Although insurers have begun embracing electronic and Web-based approaches to recruiting, onboarding and managing agents, most organizations have seen only patches of efficiency and cost savings. For example, a recruitment campaign launched through or other employment Web sites reaches more and better-qualified candidates than does a 1 x 2-inch classified ad in the local newspaper. But after passing through the initial screening, a candidate is reviewed for licensure or licensed, appointed in one or more states with one or more writing companies, subjected to a background investigation, positioned in a compensation hierarchy (if the organization uses them), set up in payroll, new business or other back-office systems, and otherwise pulled like a minivan in a carwash through a succession of checks and scrubbings. In most organizations, each step is performed independently, with redundant information keyed into isolated electronic systems, and accompanied by a folder full of paper forms, reports and other documentation.

The industry has computerized manual processes without changing the processes themselves. Where once a paper-based method to contract a new agent took 26 steps, it now takes the same 26 steps on computer screens. Most organizations still rely on “people power” to pull the electronic triggers on multiple systems that move data from one stage in the process to the next. The disappointing sum of efforts to date has been only to digitize a process requiring far too many separate steps and involving too much human interaction.

By automating the producer recruiting and onboarding workflow, we can eliminate steps and re-work and compress time-to-revenue.


To gain full efficiencies of electronic technology, we can begin by linking disparate, standalone systems together so they can pass information to one another. Networked systems can include not only an organization’s own enterprise systems, but external systems as well, such as state and national producer credentialing registries, state insurance licensing departments, background investigation and education vendors, and even other carriers, agencies or brokerages.

To understand the advantage of fully networked systems, we can look to the banking industry. It launched the first automated teller machines (ATMs) some 30 years ago. Initially, banks placed ATMs in their lobbies. However, to accommodate a populace on the go, the banking industry placed ATMs anywhere people needed cash. To allow any customer of any bank to use another bank’s ATM required the formation of open networks. Only after solitary ATMs were linked together did adoption of the “bank anywhere” concept really take flight.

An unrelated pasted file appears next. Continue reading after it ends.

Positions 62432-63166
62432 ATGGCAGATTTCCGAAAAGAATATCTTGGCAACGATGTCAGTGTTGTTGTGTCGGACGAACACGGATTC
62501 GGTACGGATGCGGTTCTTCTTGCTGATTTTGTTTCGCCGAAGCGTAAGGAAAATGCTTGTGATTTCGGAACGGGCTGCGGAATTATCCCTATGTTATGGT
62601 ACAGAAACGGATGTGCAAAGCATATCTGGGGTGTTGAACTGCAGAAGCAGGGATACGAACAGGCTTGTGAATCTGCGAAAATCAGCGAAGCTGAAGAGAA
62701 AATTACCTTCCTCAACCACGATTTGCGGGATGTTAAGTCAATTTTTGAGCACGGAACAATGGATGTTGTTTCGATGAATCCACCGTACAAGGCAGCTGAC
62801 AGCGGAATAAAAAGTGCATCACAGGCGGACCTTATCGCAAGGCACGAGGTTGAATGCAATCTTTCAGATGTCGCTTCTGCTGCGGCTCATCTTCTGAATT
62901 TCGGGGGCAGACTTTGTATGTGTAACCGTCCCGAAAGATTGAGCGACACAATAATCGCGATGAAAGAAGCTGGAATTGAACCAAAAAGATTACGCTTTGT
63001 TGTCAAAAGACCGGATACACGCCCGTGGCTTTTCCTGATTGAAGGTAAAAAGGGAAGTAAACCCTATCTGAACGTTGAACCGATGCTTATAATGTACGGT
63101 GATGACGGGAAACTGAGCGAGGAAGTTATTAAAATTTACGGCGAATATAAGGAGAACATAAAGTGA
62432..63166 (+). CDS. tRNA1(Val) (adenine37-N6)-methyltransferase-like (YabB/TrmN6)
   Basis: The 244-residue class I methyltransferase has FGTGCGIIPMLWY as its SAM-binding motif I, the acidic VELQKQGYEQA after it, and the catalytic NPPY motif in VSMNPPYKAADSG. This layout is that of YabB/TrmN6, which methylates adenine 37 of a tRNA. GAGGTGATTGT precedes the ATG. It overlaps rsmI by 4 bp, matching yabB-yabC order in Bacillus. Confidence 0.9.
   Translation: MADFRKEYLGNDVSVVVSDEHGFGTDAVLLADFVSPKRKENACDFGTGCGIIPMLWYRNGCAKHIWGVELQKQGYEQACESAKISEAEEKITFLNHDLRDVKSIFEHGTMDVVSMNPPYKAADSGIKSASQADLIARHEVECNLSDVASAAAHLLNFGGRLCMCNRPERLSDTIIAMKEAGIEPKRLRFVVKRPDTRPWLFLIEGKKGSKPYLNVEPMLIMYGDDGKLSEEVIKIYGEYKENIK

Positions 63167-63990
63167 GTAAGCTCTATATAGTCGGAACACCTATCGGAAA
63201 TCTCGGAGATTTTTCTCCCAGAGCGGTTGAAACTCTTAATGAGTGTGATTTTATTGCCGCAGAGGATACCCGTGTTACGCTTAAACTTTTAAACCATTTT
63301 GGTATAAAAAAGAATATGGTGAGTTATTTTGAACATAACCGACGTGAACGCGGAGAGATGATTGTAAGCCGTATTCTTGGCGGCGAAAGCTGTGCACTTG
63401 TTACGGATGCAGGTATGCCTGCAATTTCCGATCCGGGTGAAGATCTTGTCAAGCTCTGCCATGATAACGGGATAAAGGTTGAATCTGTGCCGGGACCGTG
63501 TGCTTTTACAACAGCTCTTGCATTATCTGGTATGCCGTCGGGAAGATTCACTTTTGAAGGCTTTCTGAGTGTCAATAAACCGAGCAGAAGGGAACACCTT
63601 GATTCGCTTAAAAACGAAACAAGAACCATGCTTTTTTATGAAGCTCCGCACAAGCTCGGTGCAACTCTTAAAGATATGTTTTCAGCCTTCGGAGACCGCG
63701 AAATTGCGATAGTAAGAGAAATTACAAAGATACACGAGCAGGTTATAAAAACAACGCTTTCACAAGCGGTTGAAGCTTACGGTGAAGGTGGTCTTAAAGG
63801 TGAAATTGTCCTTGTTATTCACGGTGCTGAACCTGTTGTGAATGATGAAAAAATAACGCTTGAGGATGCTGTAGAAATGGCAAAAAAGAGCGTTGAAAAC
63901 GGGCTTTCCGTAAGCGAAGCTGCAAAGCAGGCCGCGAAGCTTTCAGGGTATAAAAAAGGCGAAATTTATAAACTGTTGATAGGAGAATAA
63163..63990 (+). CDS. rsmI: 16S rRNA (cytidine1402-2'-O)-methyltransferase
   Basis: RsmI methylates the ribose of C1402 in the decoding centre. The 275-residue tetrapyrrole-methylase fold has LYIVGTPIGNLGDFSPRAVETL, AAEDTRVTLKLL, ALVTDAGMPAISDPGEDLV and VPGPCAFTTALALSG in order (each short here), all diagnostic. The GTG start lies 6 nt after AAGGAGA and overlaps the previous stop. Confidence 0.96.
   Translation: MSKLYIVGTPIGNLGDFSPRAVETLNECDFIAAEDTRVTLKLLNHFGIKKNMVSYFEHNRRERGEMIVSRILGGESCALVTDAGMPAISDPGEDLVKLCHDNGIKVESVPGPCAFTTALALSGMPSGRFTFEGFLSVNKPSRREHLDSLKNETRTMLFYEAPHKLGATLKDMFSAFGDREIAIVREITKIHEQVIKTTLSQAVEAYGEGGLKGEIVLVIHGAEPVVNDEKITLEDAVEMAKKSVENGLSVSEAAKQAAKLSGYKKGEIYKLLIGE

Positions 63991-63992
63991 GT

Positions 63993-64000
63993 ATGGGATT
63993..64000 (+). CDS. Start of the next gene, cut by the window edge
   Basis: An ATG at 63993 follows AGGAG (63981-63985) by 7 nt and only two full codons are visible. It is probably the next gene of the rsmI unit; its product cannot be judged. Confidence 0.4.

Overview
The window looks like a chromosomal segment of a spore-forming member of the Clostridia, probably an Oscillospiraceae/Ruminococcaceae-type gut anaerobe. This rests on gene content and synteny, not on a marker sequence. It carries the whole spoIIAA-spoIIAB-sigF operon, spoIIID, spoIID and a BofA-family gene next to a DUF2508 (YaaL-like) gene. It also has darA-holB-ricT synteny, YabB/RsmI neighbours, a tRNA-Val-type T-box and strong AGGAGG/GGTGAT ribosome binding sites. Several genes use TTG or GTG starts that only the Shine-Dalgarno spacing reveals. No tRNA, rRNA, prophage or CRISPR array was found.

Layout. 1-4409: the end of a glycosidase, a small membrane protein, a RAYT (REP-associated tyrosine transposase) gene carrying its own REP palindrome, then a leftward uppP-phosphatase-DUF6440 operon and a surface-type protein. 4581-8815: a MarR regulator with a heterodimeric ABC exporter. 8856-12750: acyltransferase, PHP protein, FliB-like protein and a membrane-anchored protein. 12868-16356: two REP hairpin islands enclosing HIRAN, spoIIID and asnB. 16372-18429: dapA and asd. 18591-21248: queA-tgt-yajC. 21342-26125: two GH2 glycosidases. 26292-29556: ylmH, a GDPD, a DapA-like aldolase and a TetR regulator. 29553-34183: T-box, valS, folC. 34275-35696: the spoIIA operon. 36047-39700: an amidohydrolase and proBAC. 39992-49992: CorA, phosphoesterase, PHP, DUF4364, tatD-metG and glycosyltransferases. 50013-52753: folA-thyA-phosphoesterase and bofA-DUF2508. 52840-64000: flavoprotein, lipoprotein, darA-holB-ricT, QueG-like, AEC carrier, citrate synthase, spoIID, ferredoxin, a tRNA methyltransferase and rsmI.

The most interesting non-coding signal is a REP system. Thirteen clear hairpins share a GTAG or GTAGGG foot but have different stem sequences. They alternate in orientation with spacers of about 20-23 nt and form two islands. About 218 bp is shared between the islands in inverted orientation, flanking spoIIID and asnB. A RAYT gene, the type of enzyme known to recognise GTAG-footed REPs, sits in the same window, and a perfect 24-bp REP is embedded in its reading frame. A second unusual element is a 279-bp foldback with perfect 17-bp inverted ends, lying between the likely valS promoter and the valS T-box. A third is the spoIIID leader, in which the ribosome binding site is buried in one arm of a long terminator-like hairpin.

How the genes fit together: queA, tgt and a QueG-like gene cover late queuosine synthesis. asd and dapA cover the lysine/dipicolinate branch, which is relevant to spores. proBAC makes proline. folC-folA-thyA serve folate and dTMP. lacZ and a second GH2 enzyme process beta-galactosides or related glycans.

A carrier’s online recruiting and contracting system can “talk” to back-office applications and set up new producers in human resources, policy and new business administration, commissions/payroll or agency management systems based on information the candidate keys in just once at the beginning of the recruitment process.

Producer qualification registries, such as the National Producer Database, can feed a candidate’s license and line information directly to a producer onboarding system so a carrier can know instantly whether the candidate is eligible to participate in a marketing campaign in a given state.

Direct, electronic connections between a carrier’s producer management application and state insurance regulatory systems can be used to process just-in-time appointment requests for agents with business in hand, with state approvals returned the same day.

With systems networked, the checks and scrubbings involved with hiring a new agent can be fully automated. For example, a complete, error-free packet of electronic contracting forms with legal e-signatures routed automatically from an independent producer, agency or marketing partner to a carrier’s licensing office, and instantly triggering automatic producer credential lookups, background checks, appointment requests, welcome letters, etc.—not as separate steps in the onboarding process but as a single, unified workflow. In such a scenario, an agent or agency unknown to a carrier yesterday can be fully authorized to write policies in the morning, and can have earned a commission check by the evening.

Automating the workflow shortens the producer onboarding process. A condensed hiring cycle is critical to a carrier’s bottom line, not only because it permits a producer to sell coverage sooner, but also because the carrier that burdens a top-performing producer with paperwork and delays often loses him or her to a competitor.

Fully networked systems working together to automate agent recruiting, onboarding and management are already in place. Forward-thinking organizations today are using automated “producer lifecycle management” solutions to lower administrative costs and throttle up revenue by redesigning hidebound processes.

Scott Morrison is VP of Product Strategy, Sircon Corp., Okemos, Mich.

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